Both premium publishers and advertisers are finally waking up from the dystopian nightmare created by third-party ad tech.
Over the last decade, we’ve seen more publishers outsource advertising revenue to third-party programmatic vendors, aka the ad tech complex. Over time this has locked out publishers from controlling their revenue, allowing auctions and external companies to manipulate rates by commoditizing audiences and diminishing the power of context.
Now, publishers are building or buying owned ad tech to take back control of revenue and reclaim market power dynamics (and margins). While this “movement” is undoubtedly happening, it’s not going fast enough. Publishers need to ramp up investment in owned ad tech, separate from third-party platforms, and invest in their futures before it’s too late.
Open ad exchanges are bleeding publishers dry
Open ad exchanges have destroyed the value of premium publisher inventory by commoditizing audience value and creating a race to the bottom. While this isn’t necessarily a new assertion, I expect awareness of this reality to increase as publisher revenues wither away.
Rather than funding publishers and quality journalism, the majority of programmatic dollars are lining the pockets of the ad tech complex. Case in point, by buying its own ads on exchanges, the Guardian found it only earns 30% of revenue from ad sales while 70% goes to the supply chain. This is simply not sustainable.If that wasn’t bleak enough, Digiday reported that an even higher percentage goes to suppliers due to markups that publishers never see. This is common knowledge to ad tech insiders.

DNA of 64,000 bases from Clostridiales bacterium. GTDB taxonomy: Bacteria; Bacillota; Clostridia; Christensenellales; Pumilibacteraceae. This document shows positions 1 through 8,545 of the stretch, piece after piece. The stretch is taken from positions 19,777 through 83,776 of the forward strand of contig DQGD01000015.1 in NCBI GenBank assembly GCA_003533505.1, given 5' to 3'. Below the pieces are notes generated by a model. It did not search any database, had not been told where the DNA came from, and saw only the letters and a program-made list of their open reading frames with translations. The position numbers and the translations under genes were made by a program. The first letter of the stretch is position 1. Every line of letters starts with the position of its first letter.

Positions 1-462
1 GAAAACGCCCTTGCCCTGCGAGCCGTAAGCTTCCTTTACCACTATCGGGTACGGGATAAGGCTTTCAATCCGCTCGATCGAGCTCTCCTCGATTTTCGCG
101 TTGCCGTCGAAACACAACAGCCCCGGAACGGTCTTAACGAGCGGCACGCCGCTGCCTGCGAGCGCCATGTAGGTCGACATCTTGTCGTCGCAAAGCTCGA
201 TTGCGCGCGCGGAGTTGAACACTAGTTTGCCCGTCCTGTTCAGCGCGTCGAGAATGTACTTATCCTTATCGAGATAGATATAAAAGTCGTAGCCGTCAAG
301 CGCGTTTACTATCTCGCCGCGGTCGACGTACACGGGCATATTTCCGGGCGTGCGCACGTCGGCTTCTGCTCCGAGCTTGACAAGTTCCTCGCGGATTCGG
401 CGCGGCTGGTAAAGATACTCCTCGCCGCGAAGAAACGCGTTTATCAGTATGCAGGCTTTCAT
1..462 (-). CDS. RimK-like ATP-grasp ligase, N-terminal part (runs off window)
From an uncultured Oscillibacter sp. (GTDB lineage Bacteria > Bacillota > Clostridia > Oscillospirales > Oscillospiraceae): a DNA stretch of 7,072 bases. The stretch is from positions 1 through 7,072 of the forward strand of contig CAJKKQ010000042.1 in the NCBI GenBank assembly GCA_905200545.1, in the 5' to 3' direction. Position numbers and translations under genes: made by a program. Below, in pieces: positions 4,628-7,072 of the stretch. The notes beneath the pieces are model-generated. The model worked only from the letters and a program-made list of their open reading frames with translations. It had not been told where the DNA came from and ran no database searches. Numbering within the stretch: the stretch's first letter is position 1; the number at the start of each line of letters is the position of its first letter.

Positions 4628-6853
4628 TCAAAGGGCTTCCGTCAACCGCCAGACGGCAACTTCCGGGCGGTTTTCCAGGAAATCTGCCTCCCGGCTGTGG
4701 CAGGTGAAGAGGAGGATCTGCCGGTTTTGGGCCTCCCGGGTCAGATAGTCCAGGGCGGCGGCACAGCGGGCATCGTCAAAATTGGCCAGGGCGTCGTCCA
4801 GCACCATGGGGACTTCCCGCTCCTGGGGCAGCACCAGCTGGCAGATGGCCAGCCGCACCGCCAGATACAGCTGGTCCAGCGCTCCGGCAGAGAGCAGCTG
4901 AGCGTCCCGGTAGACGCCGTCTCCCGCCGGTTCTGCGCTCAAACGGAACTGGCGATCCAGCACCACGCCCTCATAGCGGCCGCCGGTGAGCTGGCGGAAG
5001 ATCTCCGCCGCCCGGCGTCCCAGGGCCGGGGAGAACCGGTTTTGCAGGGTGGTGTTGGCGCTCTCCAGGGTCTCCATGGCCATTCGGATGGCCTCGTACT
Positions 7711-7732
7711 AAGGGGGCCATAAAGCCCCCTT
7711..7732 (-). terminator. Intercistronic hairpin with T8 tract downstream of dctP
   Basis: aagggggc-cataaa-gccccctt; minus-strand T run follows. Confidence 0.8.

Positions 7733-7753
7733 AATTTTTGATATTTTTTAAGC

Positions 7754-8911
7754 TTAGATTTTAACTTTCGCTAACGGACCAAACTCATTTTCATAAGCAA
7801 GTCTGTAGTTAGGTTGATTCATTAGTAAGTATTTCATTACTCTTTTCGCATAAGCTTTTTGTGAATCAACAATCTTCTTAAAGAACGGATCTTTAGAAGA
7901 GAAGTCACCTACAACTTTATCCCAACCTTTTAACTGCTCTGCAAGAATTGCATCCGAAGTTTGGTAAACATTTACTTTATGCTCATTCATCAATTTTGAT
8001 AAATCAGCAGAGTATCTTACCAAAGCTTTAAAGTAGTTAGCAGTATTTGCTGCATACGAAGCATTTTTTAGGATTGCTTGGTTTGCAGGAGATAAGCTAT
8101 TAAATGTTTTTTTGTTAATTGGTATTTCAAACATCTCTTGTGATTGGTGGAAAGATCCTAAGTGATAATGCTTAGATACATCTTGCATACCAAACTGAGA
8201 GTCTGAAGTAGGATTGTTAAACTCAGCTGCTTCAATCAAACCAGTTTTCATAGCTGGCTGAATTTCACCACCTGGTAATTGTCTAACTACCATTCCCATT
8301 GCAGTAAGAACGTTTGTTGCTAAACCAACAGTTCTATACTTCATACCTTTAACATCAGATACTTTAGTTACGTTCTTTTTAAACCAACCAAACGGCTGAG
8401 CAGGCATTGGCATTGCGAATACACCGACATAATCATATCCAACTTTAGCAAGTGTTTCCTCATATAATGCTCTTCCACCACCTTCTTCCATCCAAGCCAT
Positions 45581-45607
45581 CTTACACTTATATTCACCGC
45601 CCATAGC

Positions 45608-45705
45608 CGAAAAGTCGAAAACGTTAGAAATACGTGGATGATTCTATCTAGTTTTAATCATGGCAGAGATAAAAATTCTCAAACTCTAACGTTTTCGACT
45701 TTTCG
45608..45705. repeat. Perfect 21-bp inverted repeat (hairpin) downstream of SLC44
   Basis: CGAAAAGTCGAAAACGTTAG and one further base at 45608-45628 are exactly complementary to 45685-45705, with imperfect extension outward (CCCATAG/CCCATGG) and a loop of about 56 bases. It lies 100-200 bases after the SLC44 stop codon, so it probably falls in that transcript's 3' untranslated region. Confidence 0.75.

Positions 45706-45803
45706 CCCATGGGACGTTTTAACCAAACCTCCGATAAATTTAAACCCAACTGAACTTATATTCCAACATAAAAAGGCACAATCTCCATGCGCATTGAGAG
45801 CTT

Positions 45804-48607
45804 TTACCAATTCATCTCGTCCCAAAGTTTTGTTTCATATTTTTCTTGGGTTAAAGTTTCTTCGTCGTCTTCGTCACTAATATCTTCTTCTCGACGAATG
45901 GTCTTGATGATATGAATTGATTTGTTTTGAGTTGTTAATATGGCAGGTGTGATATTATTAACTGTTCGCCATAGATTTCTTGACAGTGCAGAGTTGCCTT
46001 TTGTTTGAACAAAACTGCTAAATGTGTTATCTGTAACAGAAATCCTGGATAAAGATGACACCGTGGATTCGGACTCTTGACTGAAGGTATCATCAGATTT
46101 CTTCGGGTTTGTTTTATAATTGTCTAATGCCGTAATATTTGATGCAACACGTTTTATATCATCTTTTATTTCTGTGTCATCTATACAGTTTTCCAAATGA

Middlemen lean on buzzword-laden, complex speaking points to distract publishers and advertisers from markups and weaknesses. Earlier this year the chief brand officer of Procter & Gamble, the world’s largest advertiser, criticized the ad tech industry for refusing to create measurement standards and hiding failures inside black boxes.
The answer to the publisher revenue crisis is simple but not easy: premium publishers need to completely wean themselves off the ad tech complex and invest in an owned ad tech stack. Smart publishers are already moving quietly towards this, positioning themselves to reclaim revenue margins (by diminishing the ad tech tax) while in the process reclaiming control over the destiny of their businesses.
Smart publishers are already investing in their futures
We’re witnessing the start of a publisher-led ad tech arms race, with forward thinking publishers building, acquiring, or leasing ad tech solutions to regain revenue control.
The Washington Post has been decoupling from the ad tech complex by building its own stack. The publisher has created products to load ads faster, sell mobile-friendly custom units, and enforce paywalls. The Washington Post licenses these products to other publishers, positioning itself as both a media and SaaS company.
Purch developed its own server-side header bidding technology, putting the company in full control of auction unification. Time Inc. acquired Adelphic early this year to complement its purchase of Viant, a data-management platform. Time plans to combine the companies’ technologies to allow marketers to book advertising campaigns and target specific consumers.
The clock is ticking
The open exchange model has never worked in the best interest of premium publishers. They drive consistently lower rates and normalize transparency issues that shortchange publishers and line the pockets of middlemen. It’s time for publishers to cut off third-party ad tech and reclaim control of ad revenue before losses sink too low.
At the end of the day, publishers that invest in ad tech will own their futures. The rest will continue down the path of oblivion.